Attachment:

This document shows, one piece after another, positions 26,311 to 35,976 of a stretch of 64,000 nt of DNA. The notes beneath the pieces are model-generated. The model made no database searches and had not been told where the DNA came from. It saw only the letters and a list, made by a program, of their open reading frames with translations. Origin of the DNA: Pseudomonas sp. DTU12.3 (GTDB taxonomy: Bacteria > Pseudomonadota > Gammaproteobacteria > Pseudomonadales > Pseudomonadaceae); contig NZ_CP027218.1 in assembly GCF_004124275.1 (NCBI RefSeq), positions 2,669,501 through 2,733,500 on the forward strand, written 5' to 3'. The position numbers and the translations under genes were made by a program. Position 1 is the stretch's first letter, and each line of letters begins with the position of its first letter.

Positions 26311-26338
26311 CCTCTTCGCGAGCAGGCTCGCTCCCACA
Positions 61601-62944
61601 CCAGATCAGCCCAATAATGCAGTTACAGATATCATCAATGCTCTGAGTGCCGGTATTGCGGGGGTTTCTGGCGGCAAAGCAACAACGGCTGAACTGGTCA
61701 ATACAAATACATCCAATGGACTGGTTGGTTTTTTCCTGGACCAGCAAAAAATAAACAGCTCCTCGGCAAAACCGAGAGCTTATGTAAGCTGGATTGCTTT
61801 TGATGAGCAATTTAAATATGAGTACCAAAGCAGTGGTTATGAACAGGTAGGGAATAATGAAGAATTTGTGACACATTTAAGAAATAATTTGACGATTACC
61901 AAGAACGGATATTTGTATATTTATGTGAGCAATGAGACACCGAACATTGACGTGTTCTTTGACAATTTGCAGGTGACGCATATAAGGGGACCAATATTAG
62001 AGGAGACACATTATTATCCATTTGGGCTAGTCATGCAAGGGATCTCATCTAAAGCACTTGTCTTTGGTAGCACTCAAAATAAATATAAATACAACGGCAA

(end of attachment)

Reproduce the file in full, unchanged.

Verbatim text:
This document shows, one piece after another, positions 26,311 to 35,976 of a stretch of 64,000 nt of DNA. The notes beneath the pieces are model-generated. The model made no database searches and had not been told where the DNA came from. It saw only the letters and a list, made by a program, of their open reading frames with translations. Origin of the DNA: Pseudomonas sp. DTU12.3 (GTDB taxonomy: Bacteria > Pseudomonadota > Gammaproteobacteria > Pseudomonadales > Pseudomonadaceae); contig NZ_CP027218.1 in assembly GCF_004124275.1 (NCBI RefSeq), positions 2,669,501 through 2,733,500 on the forward strand, written 5' to 3'. The position numbers and the translations under genes were made by a program. Position 1 is the stretch's first letter, and each line of letters begins with the position of its first letter.

Positions 26311-26338
26311 CCTCTTCGCGAGCAGGCTCGCTCCCACA
Positions 61601-62944
61601 CCAGATCAGCCCAATAATGCAGTTACAGATATCATCAATGCTCTGAGTGCCGGTATTGCGGGGGTTTCTGGCGGCAAAGCAACAACGGCTGAACTGGTCA
61701 ATACAAATACATCCAATGGACTGGTTGGTTTTTTCCTGGACCAGCAAAAAATAAACAGCTCCTCGGCAAAACCGAGAGCTTATGTAAGCTGGATTGCTTT
61801 TGATGAGCAATTTAAATATGAGTACCAAAGCAGTGGTTATGAACAGGTAGGGAATAATGAAGAATTTGTGACACATTTAAGAAATAATTTGACGATTACC
61901 AAGAACGGATATTTGTATATTTATGTGAGCAATGAGACACCGAACATTGACGTGTTCTTTGACAATTTGCAGGTGACGCATATAAGGGGACCAATATTAG
62001 AGGAGACACATTATTATCCATTTGGGCTAGTCATGCAAGGGATCTCATCTAAAGCACTTGTCTTTGGTAGCACTCAAAATAAATATAAATACAACGGCAA